A video of a handcuffed black man dying while a Minneapolis officer knelt on his neck for more than five minutes sparked a fresh furor in the US over police treatment of African Americans Tuesday.
Minneapolis Mayor Jacob Frey fired four police officers following the death in custody of George Floyd on Monday as he was pressed shirtless onto a Minneapolis street, one officer's knee on his neck.
"Your knee in my neck. I can't breathe... Mama. Mama," Floyd pleaded.
Bystanders filmed the scene as Floyd slowly grew silent and motionless, unable to move even as the officers taunted him to "get up and get in the car."
Frey expressed outrage at the scene as calls rose for the officers to be prosecuted for murder.
"What I saw was wrong at every level," he said of the video.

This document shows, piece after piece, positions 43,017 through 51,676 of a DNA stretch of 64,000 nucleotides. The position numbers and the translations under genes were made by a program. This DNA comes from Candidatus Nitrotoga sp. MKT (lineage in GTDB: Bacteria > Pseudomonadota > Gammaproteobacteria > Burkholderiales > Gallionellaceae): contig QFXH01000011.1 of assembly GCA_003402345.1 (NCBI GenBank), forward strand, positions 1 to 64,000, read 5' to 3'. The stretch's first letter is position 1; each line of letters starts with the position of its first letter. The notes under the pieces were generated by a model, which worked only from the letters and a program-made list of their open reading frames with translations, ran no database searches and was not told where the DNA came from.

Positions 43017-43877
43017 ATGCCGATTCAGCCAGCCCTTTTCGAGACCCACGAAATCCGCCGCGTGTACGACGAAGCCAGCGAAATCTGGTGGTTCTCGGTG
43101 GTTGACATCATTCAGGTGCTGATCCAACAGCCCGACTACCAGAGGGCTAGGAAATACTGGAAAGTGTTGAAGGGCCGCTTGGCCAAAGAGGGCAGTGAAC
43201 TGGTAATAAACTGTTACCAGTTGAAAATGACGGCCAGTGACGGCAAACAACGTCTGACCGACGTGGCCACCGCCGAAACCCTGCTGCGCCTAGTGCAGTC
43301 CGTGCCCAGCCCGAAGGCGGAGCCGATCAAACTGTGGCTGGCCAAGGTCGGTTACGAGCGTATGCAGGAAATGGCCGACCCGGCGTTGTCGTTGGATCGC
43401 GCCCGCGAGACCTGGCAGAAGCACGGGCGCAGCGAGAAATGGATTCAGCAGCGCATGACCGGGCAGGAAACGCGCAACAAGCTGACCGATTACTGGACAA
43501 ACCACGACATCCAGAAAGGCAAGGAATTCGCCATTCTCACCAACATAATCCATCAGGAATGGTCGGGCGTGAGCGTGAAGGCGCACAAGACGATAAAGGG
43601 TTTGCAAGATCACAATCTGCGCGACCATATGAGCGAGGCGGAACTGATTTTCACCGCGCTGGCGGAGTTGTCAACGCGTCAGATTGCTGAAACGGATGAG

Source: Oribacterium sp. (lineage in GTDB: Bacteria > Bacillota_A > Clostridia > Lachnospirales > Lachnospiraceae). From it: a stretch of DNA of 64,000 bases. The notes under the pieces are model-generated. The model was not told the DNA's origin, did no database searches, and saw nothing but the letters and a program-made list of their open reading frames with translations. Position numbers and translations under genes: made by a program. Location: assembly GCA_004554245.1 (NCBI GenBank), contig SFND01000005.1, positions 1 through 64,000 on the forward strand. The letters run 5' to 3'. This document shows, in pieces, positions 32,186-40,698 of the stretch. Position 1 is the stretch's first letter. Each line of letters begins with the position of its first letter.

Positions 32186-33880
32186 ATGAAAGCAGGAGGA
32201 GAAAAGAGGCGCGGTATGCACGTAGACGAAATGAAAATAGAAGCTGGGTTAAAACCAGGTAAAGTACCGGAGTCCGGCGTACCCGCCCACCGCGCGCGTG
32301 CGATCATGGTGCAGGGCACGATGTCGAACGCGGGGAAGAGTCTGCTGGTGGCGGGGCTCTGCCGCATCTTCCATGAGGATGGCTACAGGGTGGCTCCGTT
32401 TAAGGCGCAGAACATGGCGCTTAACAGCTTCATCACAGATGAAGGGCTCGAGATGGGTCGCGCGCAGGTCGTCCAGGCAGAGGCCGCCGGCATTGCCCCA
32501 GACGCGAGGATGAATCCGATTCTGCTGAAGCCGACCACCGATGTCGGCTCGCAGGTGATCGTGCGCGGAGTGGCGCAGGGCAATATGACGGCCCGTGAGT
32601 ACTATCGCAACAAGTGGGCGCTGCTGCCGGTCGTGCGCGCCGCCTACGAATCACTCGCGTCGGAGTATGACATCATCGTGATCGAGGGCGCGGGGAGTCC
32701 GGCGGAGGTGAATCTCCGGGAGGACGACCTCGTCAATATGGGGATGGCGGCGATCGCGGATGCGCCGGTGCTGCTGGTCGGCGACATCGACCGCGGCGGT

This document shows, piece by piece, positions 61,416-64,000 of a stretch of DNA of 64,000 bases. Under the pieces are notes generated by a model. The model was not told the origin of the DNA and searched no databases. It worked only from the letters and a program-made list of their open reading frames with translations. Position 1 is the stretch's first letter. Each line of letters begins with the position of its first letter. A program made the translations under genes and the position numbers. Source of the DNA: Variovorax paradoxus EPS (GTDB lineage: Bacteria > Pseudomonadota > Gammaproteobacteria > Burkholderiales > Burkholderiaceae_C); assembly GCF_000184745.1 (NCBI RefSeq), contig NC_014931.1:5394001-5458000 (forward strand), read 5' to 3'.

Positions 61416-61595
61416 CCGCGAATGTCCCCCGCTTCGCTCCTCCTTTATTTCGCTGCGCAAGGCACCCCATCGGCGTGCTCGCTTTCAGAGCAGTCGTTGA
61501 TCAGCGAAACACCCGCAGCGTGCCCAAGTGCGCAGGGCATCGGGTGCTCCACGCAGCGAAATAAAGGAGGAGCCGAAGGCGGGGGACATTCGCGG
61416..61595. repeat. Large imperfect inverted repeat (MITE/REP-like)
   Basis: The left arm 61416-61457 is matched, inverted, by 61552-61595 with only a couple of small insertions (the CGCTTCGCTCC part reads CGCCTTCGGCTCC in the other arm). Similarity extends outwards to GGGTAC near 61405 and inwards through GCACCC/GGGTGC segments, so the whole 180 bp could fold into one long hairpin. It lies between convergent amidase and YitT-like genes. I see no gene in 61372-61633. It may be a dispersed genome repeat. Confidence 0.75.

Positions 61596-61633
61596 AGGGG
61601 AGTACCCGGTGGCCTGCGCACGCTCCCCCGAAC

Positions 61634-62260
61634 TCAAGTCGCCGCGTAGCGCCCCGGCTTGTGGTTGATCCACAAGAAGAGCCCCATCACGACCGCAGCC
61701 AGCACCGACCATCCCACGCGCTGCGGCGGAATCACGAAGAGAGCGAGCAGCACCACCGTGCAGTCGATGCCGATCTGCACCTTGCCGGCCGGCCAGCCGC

"For five minutes, we watched as a white officer pressed his knee into the neck of a black man," Frey said.
"Being black in America should not be a death sentence."
Civil rights attorney Ben Crump said he had been retained by Floyd's family.
Floyd had been stopped by police for a forgery charge, Crump said in a statement.
"This abusive, excessive and inhumane use of force cost the life of a man who was being detained by the police for questioning on a non-violent charge," he said.
Floyd's death recalled the 2014 choking death of New Yorker Eric Garner by police, who was being detained for illegally selling cigarettes.
His death helped spark the nationwide Black Lives Matter movement.
Floyd's death comes on the heels of two other deaths of African-Americans that involved police wrongdoing.
On March 13 in Louisville, three white Kentucky policemen forced their way into the home of a black woman, Breonna Taylor, and shot her in a drug investigation.
And local police and prosecutors in Brunswick, Georgia allegedly covered up the killing of a young black jogger by the son of a retired investigator for local law enforcement.
The police allegedly withheld for two months a video showing Ahmaud Arbery, 25, being followed and then shot with a shotgun in broad daylight.
Arbery's family is also being represented by Crump.